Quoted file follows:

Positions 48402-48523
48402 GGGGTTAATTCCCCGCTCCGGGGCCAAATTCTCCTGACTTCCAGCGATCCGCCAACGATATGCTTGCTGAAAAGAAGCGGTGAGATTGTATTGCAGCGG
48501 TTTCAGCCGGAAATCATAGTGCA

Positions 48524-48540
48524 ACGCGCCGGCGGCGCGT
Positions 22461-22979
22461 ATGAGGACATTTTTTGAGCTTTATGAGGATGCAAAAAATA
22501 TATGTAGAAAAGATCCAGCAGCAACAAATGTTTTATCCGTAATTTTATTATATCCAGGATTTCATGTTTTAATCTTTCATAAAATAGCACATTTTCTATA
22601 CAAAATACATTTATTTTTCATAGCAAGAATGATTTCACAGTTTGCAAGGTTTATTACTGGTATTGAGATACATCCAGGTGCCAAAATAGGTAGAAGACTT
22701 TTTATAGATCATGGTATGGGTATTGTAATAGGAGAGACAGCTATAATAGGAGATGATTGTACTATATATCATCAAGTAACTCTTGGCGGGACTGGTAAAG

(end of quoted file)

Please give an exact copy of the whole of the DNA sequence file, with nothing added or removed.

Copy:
Positions 48402-48523
48402 GGGGTTAATTCCCCGCTCCGGGGCCAAATTCTCCTGACTTCCAGCGATCCGCCAACGATATGCTTGCTGAAAAGAAGCGGTGAGATTGTATTGCAGCGG
48501 TTTCAGCCGGAAATCATAGTGCA

Positions 48524-48540
48524 ACGCGCCGGCGGCGCGT
Positions 22461-22979
22461 ATGAGGACATTTTTTGAGCTTTATGAGGATGCAAAAAATA
22501 TATGTAGAAAAGATCCAGCAGCAACAAATGTTTTATCCGTAATTTTATTATATCCAGGATTTCATGTTTTAATCTTTCATAAAATAGCACATTTTCTATA
22601 CAAAATACATTTATTTTTCATAGCAAGAATGATTTCACAGTTTGCAAGGTTTATTACTGGTATTGAGATACATCCAGGTGCCAAAATAGGTAGAAGACTT
22701 TTTATAGATCATGGTATGGGTATTGTAATAGGAGAGACAGCTATAATAGGAGATGATTGTACTATATATCATCAAGTAACTCTTGGCGGGACTGGTAAAG